It's been five years since Apple co-founder Steve Jobs died of pancreatic cancer on Oct. 5, 2011. This week Old Palo Alto resident Catherine Debs, as she has in years past, put the finishing touches on a pair of trees at the intersection of Bryant Street and Lowell Avenue, decorated with ornaments celebrating milestones in the creative genius' life.
From oft-repeated quotes ("Stay hungry. Stay foolish") -- to product launch dates (2003, iTunes) -- to photographs (Jobs with his wife and children), the decorations honor the legacy of the man whose vision forever changed the face of not just the personal-computing computing industry but the way people relate to technology.
Debs, the former assistant chief of protocol for San Francisco Mayor Willie Brown, said she was motivated to pay tribute to her former Old Palo Alto neighbor right after he died.
"I remember listening to the radio as I drove home near his house," Debs recalled. "I heard the news, and I immediately didn't believe it. I drove by the (Apple) store on University, and nothing was going on. They didn't know anything.
"When the news got out, the University Avenue store was decorated -- just like when Princess Diana died -- with flowers, notes. And I said, next year at this time, since he was our neighbor, we would honor him," Debs said.
"Steve Jobs was our (Thomas) Edison. He was a tour de force," she said of his nonstop inventiveness.
Debs' adornments on the maples follow prior bursts of creativity. She began festooning the trees, coincidentally, shortly after Jobs died; her first project was for Halloween 2011.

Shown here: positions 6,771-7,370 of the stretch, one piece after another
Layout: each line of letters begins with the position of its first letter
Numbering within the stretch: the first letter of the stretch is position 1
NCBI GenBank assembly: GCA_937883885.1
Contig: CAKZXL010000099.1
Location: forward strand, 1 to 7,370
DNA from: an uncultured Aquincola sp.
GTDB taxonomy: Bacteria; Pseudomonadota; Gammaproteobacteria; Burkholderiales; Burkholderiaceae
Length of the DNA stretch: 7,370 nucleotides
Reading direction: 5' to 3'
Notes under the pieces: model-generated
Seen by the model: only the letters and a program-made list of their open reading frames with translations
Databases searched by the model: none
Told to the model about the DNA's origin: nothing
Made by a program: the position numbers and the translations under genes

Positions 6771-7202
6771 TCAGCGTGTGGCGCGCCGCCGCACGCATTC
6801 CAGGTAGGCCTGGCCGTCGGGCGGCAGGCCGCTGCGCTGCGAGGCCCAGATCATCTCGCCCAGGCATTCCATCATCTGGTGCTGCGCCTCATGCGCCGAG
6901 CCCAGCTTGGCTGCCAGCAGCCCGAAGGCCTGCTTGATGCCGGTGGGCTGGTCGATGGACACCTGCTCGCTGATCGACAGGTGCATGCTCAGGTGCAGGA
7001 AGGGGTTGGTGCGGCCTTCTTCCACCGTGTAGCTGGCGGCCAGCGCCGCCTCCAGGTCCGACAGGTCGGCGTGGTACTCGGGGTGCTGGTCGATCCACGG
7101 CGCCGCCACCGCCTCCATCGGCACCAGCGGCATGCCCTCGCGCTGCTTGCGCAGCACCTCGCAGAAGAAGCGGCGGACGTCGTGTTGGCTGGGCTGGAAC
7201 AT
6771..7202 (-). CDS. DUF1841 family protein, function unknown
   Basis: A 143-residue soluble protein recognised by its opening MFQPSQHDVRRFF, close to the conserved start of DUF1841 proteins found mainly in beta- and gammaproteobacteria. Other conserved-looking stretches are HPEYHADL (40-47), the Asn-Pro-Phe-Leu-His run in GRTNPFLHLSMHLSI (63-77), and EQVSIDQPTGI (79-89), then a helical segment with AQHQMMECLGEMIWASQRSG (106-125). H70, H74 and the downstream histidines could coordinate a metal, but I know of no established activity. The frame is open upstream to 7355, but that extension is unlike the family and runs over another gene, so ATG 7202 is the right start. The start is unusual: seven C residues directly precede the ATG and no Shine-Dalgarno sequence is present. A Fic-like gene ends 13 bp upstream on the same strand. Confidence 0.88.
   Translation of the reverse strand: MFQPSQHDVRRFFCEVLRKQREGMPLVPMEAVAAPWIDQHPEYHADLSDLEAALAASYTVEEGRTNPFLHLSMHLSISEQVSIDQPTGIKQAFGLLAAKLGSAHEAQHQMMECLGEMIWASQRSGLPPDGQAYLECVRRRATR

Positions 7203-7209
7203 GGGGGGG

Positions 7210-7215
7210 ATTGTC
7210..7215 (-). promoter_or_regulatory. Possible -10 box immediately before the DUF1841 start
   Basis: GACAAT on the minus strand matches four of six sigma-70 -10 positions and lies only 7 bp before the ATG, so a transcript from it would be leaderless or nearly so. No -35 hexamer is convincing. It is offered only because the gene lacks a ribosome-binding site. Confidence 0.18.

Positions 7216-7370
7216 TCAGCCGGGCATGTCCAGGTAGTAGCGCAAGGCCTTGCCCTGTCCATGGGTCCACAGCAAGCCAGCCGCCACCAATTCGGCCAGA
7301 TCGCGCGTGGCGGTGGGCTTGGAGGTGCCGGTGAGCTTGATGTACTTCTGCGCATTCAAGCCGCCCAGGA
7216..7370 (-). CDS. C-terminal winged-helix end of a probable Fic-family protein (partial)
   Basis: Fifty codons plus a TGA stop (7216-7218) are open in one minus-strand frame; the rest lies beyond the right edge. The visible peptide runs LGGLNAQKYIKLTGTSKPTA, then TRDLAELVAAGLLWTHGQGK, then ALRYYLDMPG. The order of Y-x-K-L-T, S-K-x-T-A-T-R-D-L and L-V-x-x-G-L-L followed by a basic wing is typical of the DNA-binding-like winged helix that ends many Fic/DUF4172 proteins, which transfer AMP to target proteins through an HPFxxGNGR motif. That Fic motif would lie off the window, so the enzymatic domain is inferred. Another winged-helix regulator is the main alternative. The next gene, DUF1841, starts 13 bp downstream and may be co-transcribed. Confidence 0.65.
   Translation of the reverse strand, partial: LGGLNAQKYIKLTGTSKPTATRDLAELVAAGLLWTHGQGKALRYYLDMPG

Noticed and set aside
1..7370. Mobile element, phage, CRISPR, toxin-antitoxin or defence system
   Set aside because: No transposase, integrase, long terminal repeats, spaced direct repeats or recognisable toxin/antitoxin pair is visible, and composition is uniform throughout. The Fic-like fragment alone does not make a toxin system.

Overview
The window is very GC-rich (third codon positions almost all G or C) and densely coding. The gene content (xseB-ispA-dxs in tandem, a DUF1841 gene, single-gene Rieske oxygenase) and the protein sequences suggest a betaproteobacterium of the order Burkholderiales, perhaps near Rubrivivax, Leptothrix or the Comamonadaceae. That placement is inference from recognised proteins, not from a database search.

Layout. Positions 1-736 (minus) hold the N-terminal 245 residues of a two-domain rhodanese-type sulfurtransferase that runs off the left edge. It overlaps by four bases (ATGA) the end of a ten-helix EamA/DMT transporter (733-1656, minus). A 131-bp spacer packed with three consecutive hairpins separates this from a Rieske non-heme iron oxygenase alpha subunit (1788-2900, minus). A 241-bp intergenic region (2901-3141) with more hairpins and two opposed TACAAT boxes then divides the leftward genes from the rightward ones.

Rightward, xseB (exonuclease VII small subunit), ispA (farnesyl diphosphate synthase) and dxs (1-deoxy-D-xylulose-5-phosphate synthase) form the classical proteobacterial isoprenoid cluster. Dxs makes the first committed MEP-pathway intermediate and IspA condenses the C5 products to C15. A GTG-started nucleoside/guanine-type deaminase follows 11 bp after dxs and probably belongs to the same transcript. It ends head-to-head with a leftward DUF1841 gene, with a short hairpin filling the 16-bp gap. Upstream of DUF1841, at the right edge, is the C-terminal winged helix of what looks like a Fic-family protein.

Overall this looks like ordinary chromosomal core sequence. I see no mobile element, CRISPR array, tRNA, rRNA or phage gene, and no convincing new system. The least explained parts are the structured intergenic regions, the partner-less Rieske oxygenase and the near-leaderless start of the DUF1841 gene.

Since then she's hung giant firecrackers and fiery dragons for Chinese New Year, birdcages and bright pink flowers for the beginning of spring, and other seasonal objects.
Although bicyclists along Bryant Street whizzed by the Apple trees on Friday, one woman walking her German shepherd stopped to look. Stepping under the leafy canopy, she reached up to read the ornaments and reflect.
This is part of what Debs intended when she and a friend, lightscape designer Bernie Wooster, first conceived of decorating the trees: a way to bring neighbors together by giving them something to talk about.
This month, some of that food for thought comes in the form of Jobs' own words. In addition to the ornaments, a banner near the trunk of one tree observes: "The people who are crazy enough to think they can change the world are the ones who do."
A second banner poses a provocative question that Jobs, in a commencement speech to Stanford University graduates in 2005, said he asked himself every morning: "If today were the last day of your life, would you want to do what you're about to do today?"